Did you notice the differences between the comma and period? That created four different files! Don’t make that same mistake. Unlike the personal credit bureaus, the business credit bureaus are very difficult to fix any mistakes. They have their own set of rules and are not set up for changes after mistakes happen. This creates a problem when it comes to developing credit for your entity because you basically have one shot at the apple to get it right the first time. Banks and vendors are very interested in your financial strength of your company. Now joint venture partners can check you out for free to determine who is stable in your operation. You may be losing business and not knowing it. It is really a must to be financially solid in your business and your developing business credit is a must for your long-term success.

3. Safe and risk assets. Mixing asset classes is a major risk to your wealth that is unnecessary. A risk asset is any asset that would cause liability to your entity. That may be a business, real estate, equipment, again, anything that may cause liability to an entity. A safe asset is one that does not cause liability to an entity, like cash, ownership of another company, investments…If your business falters and you need to reply upon your safe assets to recover short term, why unnecessarily put your safe assets at risk? It happens all the time. There are two reasons this may be happening to you, first, you have thought that your amount of safe assets are not large enough to protect. Imagine having $25K in a brokerage account in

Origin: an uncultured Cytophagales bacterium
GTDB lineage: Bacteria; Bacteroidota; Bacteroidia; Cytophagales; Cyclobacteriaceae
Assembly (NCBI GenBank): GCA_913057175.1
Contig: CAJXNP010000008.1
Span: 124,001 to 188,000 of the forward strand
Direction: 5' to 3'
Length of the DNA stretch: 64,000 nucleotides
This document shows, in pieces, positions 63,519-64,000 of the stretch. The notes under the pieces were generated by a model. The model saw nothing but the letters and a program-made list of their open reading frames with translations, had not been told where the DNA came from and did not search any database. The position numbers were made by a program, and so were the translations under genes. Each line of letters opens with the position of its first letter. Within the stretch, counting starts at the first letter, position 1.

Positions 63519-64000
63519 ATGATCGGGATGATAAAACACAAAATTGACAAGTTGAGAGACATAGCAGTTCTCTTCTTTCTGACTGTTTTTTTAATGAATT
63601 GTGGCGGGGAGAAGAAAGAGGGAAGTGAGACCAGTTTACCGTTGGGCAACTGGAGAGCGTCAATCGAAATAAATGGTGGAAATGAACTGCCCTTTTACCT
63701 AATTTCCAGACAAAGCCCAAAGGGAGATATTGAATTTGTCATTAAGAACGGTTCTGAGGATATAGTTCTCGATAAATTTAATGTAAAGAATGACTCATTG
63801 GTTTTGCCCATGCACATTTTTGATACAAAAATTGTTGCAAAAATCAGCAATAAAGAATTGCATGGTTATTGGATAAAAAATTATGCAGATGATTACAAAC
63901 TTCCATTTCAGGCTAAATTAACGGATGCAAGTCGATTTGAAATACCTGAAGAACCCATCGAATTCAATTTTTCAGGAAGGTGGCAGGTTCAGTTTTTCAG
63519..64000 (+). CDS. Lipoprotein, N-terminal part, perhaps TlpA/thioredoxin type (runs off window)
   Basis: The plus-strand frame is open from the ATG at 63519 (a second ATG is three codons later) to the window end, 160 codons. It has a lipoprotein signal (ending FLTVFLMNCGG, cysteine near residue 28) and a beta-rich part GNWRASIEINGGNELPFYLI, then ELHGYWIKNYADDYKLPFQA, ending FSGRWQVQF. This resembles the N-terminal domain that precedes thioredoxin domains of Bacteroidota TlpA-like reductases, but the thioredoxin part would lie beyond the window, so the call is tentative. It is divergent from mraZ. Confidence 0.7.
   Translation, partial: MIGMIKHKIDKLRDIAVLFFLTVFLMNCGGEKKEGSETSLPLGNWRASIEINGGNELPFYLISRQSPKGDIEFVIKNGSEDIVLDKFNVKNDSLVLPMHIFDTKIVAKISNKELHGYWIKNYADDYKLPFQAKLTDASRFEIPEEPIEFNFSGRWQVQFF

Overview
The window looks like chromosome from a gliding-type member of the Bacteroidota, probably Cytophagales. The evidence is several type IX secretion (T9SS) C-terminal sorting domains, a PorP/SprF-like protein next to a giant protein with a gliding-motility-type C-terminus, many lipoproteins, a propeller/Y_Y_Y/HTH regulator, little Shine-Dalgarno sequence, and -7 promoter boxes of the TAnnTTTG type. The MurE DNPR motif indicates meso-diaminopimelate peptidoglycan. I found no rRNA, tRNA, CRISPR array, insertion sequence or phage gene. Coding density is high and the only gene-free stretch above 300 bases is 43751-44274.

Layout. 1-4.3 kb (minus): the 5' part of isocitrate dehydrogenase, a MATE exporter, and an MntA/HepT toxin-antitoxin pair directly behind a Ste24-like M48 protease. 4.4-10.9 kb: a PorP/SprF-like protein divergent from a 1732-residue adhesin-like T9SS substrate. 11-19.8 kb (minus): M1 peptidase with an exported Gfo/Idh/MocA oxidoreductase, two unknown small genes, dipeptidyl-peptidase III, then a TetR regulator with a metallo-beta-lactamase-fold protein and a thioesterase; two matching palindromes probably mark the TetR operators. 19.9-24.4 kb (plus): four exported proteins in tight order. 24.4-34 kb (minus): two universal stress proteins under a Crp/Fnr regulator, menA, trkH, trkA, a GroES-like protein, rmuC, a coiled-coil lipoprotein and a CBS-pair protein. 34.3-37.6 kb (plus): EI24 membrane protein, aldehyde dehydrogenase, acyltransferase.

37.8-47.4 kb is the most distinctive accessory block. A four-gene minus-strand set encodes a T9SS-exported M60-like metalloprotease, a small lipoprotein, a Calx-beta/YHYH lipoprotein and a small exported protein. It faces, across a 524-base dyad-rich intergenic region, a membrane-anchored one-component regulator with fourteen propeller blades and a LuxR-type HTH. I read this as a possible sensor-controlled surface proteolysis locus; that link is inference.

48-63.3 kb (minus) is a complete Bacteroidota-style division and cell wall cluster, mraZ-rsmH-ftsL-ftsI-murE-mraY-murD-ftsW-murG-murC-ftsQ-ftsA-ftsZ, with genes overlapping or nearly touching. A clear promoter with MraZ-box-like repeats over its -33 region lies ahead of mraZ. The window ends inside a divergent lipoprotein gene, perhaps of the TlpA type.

4. Not clear on who does what? A partner can help you grow a business quickly and destroy it even faster if you are not on the same page. Very similar to being married. I have been married for 21 years with three girls and it is a lot of work and requires meetings, and discussions to do the best to be on the same page. Business like marriage can be very exciting at first and you really need to be able to communicate well as to what you are looking to accomplish. The fun part of the business is discussing how you will bring in revenue and all the possibilities that can happen with profits. The part that isn’t fun is the expense side of the ledger. First, you must agree upon what is actually considered an expense, does that include things like cell phones, travel, meals…? What happens if revenues are way off and there is not enough money to pay each partner and you need more capital from each partner to keep it going? This can be a very uncomfortable problem. It is best to presuppose the challenges ahead of time and see if you can calmly discuss them and come up with solutions that make sense. If you can’t get to first base on the uncomfortable parts before you get started that is a bad sign and perhaps you should NOT be a partner. In fact, odds are the business is doomed to fail if you can’t get through some of these basic uncomfortable discussions from the start. Now, that does not mean your partner is telling their spouse the same story. That can and often does create more issues. Having as much in writing from the start and a business plan in place makes the most sense. Almost ALL, not all, but close, partnerships that refuse to take the time to put things in writing fail. It is like clockwork. If anyone wants to start a business with you and they refuse to put things in writing, run! Most of the time the only one that makes money in that situation is the attorney’s after the partners sue each other! Take the time to be clear and put it in writing!